"History sniffing" is an attack in which a malicious website can figure out what other websites you have visited by taking advantage of the way browsers draw visited and unvisited hyperlinks differently. This made headlines in 2010 thanks to a widely read academic paper and browser vendors figuring out how to block the attack. The oldest description of the attack I have been able to find was in 2002, but the oldest use of the phrase "history sniffing" I have been able to find was in 2008.

Can anyone antedate the phrase, or the disclosure of the attack? (I tried Google's timeline search, which you would think would be good for this sort of thing, but it fails to limit its results to uses of the exact phrase "history sniffing" even when I use the quote syntax, so it's useless.)

closed as off-topic by tchrist, FumbleFingers, p.s.w.g, Rory Alsop, Kristina Lopez Dec 23 '13 at 20:31

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    I don't know that it exactly makes sense to identify this as a coherent coinage; it's a formation from a general concept of "sniffing" encompassing pretty much any form of data surveillance, as with packet sniffing (the most common appearance), video sniffing, wi-fi sniffing, etc etc. It's very unlikely the first person to use the term "history sniffing" would have thought of themselves as performing a coinage rather than simply pairing a term for surveillance with the thing being surveilled. – chaos Feb 9 '11 at 19:35
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    This question appears to be off-topic because it is about the first use of an expression that would doubtless have occurred to many different people once the real-world referent became possible/widely known. – FumbleFingers Dec 22 '13 at 18:36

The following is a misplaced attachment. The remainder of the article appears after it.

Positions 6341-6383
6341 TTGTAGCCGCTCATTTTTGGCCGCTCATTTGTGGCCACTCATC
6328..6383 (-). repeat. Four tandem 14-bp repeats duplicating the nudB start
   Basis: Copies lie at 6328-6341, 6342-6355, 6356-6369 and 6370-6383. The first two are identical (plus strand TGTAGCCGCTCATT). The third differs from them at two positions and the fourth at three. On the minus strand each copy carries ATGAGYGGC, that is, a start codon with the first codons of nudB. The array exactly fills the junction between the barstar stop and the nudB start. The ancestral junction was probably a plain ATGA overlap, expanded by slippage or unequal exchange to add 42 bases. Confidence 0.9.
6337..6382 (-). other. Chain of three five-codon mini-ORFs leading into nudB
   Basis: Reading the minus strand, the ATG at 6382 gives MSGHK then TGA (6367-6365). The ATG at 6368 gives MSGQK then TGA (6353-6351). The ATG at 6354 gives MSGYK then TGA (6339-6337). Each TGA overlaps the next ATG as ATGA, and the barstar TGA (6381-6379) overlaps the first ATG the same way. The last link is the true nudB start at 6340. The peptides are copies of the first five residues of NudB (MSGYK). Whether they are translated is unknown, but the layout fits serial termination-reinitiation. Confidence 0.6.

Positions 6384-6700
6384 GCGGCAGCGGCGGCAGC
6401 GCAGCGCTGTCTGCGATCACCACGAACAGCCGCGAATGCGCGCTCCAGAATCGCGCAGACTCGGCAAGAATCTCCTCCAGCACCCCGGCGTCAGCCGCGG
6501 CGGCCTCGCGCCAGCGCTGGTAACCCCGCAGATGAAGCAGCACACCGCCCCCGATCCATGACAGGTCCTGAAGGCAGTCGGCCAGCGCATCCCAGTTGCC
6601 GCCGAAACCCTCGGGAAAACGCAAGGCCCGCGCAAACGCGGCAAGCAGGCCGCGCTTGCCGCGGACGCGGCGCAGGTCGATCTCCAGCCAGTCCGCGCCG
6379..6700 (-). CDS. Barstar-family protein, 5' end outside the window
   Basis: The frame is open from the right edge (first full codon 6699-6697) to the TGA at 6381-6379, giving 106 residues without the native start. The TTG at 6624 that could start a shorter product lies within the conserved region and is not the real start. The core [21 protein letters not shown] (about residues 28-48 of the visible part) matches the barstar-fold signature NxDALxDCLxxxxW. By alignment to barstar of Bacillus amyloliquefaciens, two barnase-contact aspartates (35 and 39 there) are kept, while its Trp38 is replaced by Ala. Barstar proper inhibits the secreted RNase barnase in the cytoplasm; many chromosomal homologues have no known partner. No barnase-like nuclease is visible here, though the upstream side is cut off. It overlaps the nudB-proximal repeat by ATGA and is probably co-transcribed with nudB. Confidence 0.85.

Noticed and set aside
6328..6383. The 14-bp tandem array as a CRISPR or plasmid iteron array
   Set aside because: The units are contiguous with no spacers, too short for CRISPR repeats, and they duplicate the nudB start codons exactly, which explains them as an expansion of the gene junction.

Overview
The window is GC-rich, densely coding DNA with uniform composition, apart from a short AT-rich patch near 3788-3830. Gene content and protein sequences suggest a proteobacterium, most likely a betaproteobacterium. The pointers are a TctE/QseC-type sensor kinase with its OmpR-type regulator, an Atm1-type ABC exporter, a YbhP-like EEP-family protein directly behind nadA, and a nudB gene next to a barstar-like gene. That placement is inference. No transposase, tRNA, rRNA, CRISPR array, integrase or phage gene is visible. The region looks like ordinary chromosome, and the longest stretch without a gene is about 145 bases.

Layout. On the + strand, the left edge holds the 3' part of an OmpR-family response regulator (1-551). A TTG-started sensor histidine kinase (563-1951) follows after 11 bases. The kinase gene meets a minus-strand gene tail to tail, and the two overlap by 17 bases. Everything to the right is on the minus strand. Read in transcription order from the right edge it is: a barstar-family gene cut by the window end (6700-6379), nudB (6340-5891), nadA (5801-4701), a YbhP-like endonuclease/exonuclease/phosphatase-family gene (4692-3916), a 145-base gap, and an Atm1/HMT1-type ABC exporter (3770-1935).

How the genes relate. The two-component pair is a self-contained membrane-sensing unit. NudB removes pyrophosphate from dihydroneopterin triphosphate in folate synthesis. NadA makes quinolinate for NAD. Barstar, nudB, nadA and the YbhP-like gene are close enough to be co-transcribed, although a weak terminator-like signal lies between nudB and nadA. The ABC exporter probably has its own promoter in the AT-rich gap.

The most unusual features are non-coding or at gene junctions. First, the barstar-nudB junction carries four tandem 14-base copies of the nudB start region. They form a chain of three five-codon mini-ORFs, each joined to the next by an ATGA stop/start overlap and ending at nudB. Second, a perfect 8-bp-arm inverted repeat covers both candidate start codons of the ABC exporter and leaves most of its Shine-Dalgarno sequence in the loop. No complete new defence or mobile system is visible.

As an information security professional, I can say that the term "history sniffing" has not really entered InfoSec vernacular. "Browser history sniffing" or "CSS probing" may be more technically correct, but no single term has gained the same kind of traction as other web browser attacks like XSS (Cross site scripting) and CSRF (Cross site request forgery).

The technique you are talking about became well-known after an August 2006 blog post titled I know where you've been by Jeremiah Grossman, a renowned web security researcher. References prior to this post, such as the Bugtraq page you noted, did not gain widespread attention (though they probably should have).


The oldest description of the attack I have been able to find was in 2002, but the oldest use of the phrase "history sniffing" I have been able to find was in 2008.

That 2008 blogpost actually uses "Sniff browser history" rather than your exact phrase "history sniffing", which itself is used in a 2010 comment further down the page.

I found an antecedent in this August 2006 blogpost title, which is in response to the Grossman blogpost (see Justin's answer) that popularised the technique:

Browser history sniffing through CSS & Javascript

And here's another, from May 2006 conference proceedings:

We describe the detrimental effects of browser cache/history sniffing in the context of phishing attacks

Both these are part of the longer "browser history sniffing".

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